“The only constant in life is change.” Heraclitus
These words of Heraclitus are something that we all hear in varying iterations from the time we are a small child. We do not quite grasp the all-encompassing nature of this phrase until we begin to experience and remember large events and subtle differences in our lives. This constant change becomes ever clearer with each passing year. I know that I can safely say with thirty plus years behind me that my life is continually changing. I can vividly remember being in the midst of several major twists in my path and have also seen the eventual transformation that a small trickle of difference brings. I can only imagine how choosing to become a lay missioner begins a tidal wave of change, from leaving home to experiencing another culture and everything in between. However, in these changes it is not just the leap forward that we are processing but the saying goodbye, through which we deeply feel what we have learned, shared, and are moving away from, that we begin to understand the changes in our lives.
While looking through the lay missioners newsletters, I came across several passages in which lay missioners found themselves at a pivotal moment of change, where they would be leaving their mission. In these excerpts that follow one can see they were feeling the bittersweet conflict of moving forward and letting go.
Excerpt from “Our Words,” March 2008, written by lay missioner Denise Sandman:
“THE FINAL CHAPTER
These 3 simple words evoke an incredible range of feelings from crushing sadness to soaring exhilaration. Just the thought of leaving João Pessoa, our home for the past 5 years & a huge chunk of our children’s lives (over half of Nathan’s) creates a knot so big in our chest (pretty close to where the heart is) that it is difficult to breathe[…]
As Joe & I finish our ministries we both walk away from this experience wondering who ministered to whom. For both of us it was a life-altering, world-view changing experience. We have been privileged to witness countless acts of faith & bottomless depths of hope in situations that would appear full of suffering & despair. We leave this experience with renewed admiration & amazement at the indomitable human spirit when buoyed by spiritual grace. We feel reaffirmed in the human experience. Those whom we came to minister have given us a great gift.
As we enter more fully into this time of transition our duality becomes more & more evident. We are now ‘finishing up,’ ‘closing down’ to enter more fully into that unknown space of ‘opening up,’ ‘starting a new.’ We will leave Brazil in April […] It is with deep sadness that we write this last goodbye to all of you […] WE are grateful to have had such exceptional traveling companions for this journey. We look forward with joy to when our paths will cross again.”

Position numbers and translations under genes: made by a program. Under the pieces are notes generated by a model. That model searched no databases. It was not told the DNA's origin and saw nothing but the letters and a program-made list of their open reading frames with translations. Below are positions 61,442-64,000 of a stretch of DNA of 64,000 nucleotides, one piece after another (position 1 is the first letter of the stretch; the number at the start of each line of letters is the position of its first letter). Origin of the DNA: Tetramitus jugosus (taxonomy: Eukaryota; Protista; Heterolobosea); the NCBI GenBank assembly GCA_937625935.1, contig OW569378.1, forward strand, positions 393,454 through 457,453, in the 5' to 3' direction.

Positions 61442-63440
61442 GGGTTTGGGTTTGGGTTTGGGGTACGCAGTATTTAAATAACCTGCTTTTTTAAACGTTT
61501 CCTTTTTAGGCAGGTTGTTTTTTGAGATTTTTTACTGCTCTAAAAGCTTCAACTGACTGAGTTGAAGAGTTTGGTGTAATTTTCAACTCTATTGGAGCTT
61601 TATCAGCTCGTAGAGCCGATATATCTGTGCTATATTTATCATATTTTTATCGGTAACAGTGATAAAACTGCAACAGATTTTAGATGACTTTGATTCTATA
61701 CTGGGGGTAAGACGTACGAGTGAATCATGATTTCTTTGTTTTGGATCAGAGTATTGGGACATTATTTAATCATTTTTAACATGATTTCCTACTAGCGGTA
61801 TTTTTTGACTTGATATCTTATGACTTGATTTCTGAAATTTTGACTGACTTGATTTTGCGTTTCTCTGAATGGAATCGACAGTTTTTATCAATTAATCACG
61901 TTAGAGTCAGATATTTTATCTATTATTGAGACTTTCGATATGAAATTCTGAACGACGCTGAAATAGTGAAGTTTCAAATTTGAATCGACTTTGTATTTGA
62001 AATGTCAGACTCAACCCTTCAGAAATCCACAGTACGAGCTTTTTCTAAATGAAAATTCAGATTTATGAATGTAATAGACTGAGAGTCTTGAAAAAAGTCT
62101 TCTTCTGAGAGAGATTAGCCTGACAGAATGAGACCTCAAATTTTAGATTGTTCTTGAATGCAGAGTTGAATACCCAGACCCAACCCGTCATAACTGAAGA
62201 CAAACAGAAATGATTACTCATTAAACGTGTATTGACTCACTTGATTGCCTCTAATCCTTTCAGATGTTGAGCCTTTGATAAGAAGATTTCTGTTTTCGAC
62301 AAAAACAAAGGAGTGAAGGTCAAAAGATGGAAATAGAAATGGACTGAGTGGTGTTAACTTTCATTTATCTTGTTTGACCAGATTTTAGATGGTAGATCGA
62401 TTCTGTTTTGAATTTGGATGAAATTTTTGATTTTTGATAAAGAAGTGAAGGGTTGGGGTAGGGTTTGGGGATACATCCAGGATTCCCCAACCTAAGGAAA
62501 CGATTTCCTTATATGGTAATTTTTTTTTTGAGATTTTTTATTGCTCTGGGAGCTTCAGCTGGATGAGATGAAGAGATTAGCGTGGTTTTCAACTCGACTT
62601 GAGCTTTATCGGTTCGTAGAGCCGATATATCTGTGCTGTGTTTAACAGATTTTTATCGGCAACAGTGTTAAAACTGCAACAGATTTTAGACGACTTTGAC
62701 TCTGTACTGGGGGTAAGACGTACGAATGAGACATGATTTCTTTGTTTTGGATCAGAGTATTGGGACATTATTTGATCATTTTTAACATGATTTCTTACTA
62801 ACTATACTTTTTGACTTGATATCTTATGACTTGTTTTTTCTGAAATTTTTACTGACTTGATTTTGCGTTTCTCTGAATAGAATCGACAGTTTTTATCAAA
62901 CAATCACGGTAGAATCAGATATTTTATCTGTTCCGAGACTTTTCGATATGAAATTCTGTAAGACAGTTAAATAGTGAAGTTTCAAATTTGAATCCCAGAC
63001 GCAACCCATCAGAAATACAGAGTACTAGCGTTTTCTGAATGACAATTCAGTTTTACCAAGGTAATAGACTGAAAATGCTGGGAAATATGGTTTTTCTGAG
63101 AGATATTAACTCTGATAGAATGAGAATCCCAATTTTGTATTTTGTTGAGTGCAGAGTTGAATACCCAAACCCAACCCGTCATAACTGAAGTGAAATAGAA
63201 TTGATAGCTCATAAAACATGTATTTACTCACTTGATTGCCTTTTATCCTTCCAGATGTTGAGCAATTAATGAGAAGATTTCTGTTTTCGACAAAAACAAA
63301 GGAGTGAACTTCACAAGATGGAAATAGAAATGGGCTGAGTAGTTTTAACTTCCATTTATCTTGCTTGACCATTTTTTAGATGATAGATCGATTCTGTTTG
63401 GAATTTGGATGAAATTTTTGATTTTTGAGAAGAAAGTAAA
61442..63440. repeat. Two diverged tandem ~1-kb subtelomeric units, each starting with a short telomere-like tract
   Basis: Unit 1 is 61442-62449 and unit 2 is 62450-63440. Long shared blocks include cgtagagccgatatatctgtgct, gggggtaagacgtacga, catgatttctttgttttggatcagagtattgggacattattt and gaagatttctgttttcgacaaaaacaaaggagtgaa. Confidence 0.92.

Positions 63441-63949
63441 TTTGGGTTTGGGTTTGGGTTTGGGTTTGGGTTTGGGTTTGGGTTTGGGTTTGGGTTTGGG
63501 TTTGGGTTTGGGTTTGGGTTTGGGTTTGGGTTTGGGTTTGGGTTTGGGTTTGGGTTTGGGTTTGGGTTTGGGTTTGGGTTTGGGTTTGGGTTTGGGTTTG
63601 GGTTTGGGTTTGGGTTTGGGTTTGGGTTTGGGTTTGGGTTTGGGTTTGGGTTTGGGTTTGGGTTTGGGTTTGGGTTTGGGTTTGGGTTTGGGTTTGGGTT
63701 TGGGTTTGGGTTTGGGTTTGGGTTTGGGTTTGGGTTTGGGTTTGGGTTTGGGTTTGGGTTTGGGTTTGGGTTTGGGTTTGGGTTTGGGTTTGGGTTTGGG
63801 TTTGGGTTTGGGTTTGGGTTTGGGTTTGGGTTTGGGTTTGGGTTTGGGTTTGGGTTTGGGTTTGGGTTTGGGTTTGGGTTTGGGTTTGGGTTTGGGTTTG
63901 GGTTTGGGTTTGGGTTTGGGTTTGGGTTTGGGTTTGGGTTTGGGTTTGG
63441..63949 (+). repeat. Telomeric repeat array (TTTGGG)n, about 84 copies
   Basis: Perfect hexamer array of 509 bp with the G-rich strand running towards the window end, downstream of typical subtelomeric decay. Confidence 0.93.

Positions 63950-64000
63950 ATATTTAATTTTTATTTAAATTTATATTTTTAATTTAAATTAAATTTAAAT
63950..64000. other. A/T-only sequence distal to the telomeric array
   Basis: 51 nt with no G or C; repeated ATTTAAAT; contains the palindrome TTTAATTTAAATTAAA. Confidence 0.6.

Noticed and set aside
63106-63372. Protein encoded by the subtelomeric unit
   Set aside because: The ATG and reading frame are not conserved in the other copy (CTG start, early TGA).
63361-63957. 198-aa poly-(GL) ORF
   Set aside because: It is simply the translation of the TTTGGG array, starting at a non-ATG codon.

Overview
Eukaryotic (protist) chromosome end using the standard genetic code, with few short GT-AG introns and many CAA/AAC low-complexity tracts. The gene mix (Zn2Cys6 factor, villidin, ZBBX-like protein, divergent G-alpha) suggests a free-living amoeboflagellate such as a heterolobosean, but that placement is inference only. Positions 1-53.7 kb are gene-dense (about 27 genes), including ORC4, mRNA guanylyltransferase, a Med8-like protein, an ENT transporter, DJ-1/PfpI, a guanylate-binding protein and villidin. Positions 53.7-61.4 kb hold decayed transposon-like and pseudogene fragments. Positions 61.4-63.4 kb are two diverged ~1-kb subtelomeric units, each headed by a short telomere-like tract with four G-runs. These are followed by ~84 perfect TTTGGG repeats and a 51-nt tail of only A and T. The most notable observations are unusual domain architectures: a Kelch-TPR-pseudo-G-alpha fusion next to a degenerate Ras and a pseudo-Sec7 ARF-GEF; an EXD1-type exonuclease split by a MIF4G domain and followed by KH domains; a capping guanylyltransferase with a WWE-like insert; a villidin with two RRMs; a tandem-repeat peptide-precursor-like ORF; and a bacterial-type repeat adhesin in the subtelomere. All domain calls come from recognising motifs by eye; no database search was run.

Excerpt from “Our Words,” February 2008, written by lay missioners Margo & Eric Cambier:
As missioners we have learned the importance of good byes. It is never easy to say so long. We made sure we expressed our sincere gratitude and affection to the people who warmly opened their hearts and homes to us. We celebrated our times together with lively going away festivities, plenty of food, music, even a Mariachi band, and dancing. All this, along with prayers and the shedding of many tears, helped us on our way.”
“In a time of drastic change,
One can be too preoccupied
With what is ending
Or too obsessed with what seems
To be beginning
In either case, one loses touch
With the present
And with its obscene
And dynamic possibilities
What really matters is openness,
Courage to face risk
You do not need to know
Presently what is happening,
Or exactly where it is all going
What you need
Is to recognize the possibilities
Offered by the present moment,
And to embrace them with courage,
In such an event,
Courage is the authentic form
Taken by love.”
~ Author unknown, from “A Maryknoll Book of Prayer,” p.79
Excerpt from “Our Words,” February 2006, written by lay missioner Vicki Simon:
“In the quiet of this morning I thought it might be a good time to write this letter to you. Having completed 6 years with Maryknoll this past June, it was time to either commit to another 3-year contract or time to move on to new horizons. After some reflection, it seemed that it was time to return ‘home’ to St. Louis. While I feel very mixed emotions about beginning the goodbyes once again, I move on with a deep sense of gratitude and joyful anticipation of new life in familiar surroundings.
[…]No matter where I live and work, my years in mission with Maryknoll and with Kenyans have taught me that we all participate in mission through our relationships, through how we view differences and through how we communicate with one another. This is how we build bridges of understanding… how we create peace.
[…]The years since 1998 have flown by but they are now a part of me. My years in Kenya – the people, the stories, our relationships have changed me in ways I am still discovering today.”